Russell J. Bobrowski – Violin
Eugene Brusiloff – Trombone
Robert Evans – Saxophone/Arranger/Copyist
Le Roy W. Harris, Jr. – Saxophone
Amedeo W. Liva – Violin
Ellen Lonardo – Electric Guitar
Jerome Nazer – Saxophone
Michael Petry – Saxophone
Peter P. Sbarbaro – Piano
Sol Shapiro – Saxophone
Eugene Brusiloff, 75, a trombonist and an 802 member since 1945, died on March 28. The following obituary is reprinted and edited from Newsday.
Family, to world-renowned musician Eugene Brusiloff of Great Neck — whose trombone was a staple at U.S. presidential inaugurations since 1949 — was the soundtrack of life. It informed the music he gave to the world and gave rhythm to the private moments of his days, many of which he began by singing a ditty to his grandson, Harrison.
Indeed, Mr. Brusiloff was instructing one of the thousands of students he has touched in a career spanning decades when he was struck by a heart attack.
His death ended a life marked by achievements including playing in orchestras backing up Frank Sinatra, Ella Fitzgerald and Tony Bennett.
Mr. Brusiloff taught in the Manhasset, Great Neck and Mineola school systems. He also taught privately and performed all over the world.
He played for President Clinton’s inauguration as a member of the Meyer Davis Orchestra. He had played with other orchestras chosen to appear at the inaugural balls, including Lester Lanin and Peter Duchin.
He had a soft spot for the young learner, taking time to demystify the instruments — he could play all orchestral instruments except the harp — and writing arrangements for many songs. Two of his songs, “Fidgets” and “Petrology,” are standard selections in countless school music programs.
“He really had a way of appealing to young people just starting out in music,” said Lesley Friedman Rosenthal, general counsel for Lincoln Center, who also plays violin for the Park Avenue Symphony Orchestra. She was 7 years old when Mr. Brusiloff began training her on the violin.
Local 802’s Bill Crow remembers that Mr. Brusiloff had a wonderful comedy act with a special trombone he devised, with a bell that rose for high notes and descended for low ones.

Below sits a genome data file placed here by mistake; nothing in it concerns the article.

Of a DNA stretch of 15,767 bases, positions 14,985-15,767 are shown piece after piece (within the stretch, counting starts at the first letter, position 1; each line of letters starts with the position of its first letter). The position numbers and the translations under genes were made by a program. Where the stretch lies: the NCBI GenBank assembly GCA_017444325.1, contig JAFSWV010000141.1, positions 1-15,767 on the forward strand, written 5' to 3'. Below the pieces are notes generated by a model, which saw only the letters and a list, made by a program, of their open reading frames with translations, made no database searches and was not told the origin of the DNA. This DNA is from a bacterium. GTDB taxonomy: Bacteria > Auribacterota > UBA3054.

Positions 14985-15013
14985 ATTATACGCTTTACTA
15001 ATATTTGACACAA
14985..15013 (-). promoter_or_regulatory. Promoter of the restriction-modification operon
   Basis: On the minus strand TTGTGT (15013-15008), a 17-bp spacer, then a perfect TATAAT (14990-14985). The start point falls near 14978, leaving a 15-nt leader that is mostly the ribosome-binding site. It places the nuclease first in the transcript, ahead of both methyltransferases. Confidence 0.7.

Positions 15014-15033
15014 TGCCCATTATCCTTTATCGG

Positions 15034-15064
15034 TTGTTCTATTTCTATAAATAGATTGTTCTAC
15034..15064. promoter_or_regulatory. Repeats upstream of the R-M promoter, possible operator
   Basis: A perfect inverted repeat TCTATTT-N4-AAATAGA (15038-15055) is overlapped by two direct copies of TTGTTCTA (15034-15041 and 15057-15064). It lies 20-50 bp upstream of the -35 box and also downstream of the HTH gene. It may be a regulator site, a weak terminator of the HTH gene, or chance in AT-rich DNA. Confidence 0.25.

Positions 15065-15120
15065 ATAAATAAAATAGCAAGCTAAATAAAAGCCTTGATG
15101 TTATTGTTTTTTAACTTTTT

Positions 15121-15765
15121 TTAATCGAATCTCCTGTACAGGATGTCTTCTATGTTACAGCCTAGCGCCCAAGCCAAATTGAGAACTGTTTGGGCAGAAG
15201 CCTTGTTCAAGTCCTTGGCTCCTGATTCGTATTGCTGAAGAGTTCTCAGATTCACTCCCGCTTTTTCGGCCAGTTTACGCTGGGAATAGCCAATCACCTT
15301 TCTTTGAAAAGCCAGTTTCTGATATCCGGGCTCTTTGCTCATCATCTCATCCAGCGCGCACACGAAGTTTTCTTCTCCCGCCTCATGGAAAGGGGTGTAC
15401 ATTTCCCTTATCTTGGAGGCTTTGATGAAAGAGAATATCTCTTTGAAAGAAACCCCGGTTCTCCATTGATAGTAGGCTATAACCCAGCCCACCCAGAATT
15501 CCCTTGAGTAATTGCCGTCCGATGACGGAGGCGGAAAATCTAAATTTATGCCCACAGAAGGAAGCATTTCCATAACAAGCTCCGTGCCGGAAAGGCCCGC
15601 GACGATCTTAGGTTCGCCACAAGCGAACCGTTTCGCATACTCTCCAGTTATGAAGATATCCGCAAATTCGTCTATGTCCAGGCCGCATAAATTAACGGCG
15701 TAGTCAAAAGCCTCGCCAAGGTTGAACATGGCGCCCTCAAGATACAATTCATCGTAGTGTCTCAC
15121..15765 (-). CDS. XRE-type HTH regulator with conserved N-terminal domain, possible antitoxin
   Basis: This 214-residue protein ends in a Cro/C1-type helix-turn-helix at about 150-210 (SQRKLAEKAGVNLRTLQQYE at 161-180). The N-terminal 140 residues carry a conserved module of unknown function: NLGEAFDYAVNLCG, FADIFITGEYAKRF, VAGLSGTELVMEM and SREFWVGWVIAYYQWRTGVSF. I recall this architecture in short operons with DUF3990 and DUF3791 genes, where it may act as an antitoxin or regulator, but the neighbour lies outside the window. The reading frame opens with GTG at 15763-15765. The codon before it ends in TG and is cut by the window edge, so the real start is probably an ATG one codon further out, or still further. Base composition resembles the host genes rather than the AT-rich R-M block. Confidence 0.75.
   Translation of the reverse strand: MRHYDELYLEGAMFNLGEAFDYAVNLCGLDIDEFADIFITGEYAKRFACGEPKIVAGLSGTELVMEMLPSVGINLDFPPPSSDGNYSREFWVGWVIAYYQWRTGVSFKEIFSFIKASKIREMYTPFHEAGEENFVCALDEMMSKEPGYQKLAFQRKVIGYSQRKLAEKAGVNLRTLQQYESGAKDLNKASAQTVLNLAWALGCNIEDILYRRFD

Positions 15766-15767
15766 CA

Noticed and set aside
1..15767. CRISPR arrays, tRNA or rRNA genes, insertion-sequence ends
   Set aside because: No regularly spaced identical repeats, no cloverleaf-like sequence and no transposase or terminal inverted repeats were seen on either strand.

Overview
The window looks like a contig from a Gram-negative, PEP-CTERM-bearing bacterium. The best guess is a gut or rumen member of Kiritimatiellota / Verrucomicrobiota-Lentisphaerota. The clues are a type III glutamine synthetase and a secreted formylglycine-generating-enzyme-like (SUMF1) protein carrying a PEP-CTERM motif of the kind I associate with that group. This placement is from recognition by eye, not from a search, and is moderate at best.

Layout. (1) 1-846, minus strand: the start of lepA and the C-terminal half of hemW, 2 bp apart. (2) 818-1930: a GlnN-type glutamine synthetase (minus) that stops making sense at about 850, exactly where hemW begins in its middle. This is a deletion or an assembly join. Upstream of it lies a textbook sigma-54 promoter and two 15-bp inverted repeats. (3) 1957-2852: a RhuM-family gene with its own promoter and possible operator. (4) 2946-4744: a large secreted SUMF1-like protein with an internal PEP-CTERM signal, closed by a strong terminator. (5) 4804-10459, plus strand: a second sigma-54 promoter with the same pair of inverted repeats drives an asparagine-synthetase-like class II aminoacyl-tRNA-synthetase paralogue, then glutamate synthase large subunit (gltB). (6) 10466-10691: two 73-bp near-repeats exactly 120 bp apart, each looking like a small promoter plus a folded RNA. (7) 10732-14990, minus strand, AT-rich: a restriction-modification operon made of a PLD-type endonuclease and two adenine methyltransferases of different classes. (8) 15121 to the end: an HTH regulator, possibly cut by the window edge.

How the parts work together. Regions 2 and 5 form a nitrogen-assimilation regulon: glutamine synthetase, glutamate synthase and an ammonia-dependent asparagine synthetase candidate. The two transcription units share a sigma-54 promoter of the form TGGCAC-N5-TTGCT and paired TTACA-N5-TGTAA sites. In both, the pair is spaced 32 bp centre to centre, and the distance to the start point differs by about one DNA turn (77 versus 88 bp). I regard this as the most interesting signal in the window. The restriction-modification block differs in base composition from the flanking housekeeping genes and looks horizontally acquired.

He is survived by his wife Phyllis, son Paul and his family, and daughter Amy Fink, whose husband is Jonathan and son is Harrison.
Robert Evans, 88, a saxophonist, clarinetist and music educator, died last Nov. 12.
Born in Mt. Vernon, NY, Mr. Evans began playing clarinet and saxophone in jazz bands, but later turned his love of playing into a fruitful teaching career. He taught in the Mt. Vernon school system from the 1940’s to the 1960’s.
A number of his students rose to prominence. Among them was John Purcell, a former member of the World Saxophone Quartet, who has worked with Stevie Wonder, Tito Puente and Dizzy Gillespie and is now a sound consultant for David Sanborn.
Using his basic knowledge of all instruments, Robert Evans recognized talent before him. Encouraged by Evans to study drums privately, Danny Pucillo went on to record with such artists as Andy Williams, Sonny and Cher, and the Jackson Five. Mark Gould, a trumpeter and faculty member at Juilliard, learned the basics from Mr. Evans as well. He became principal trumpet player of the Metropolitan Opera Orchestra in 1974 and remained there until 2003.
Mr. Evans’ enthusiasm also touched other educators. Under Evans’ wing, the young Neil Slater, now award-winning arranger, later went on to chair the division of jazz studies at the University of North Texas and direct the One O’Clock Lab Band, an internationally-acclaimed university jazz band which, in addition to winning four Grammy nominations, has performed at the White House with Tony Bennett and Ella Fitzgerald. Slater was responsible for establishing both a bachelor’s and master’s degree program in jazz studies.
Mr. Evans is survived by two daughters, Susan Evans (who is also an 802 member) and Jane E. Latimer, and two grandsons, Jesse and Cory Latimer.
Michael Petrino (Michael Petry)
Michael Petrino (Michael Petry), 73, a saxophonist, trumpeter, pianist, violinist and singer, died on March 7. He had been a member of Local 802 since 1949.
Mr. Petrino led his own orchestra and played in many high-end hotels such as the Shoreham Hotel in Washington, Hotel Syracuse, Castle Harbour in Bermuda, Hilton Hotel in New York and many more. He played piano and sang for the last 30 years of his life, bringing memorable songs to people who loved the old standards.
He is survived by his lifelong companion Joan Berzon, sister Catherine, brother Victor and sister-in-law Rosemary.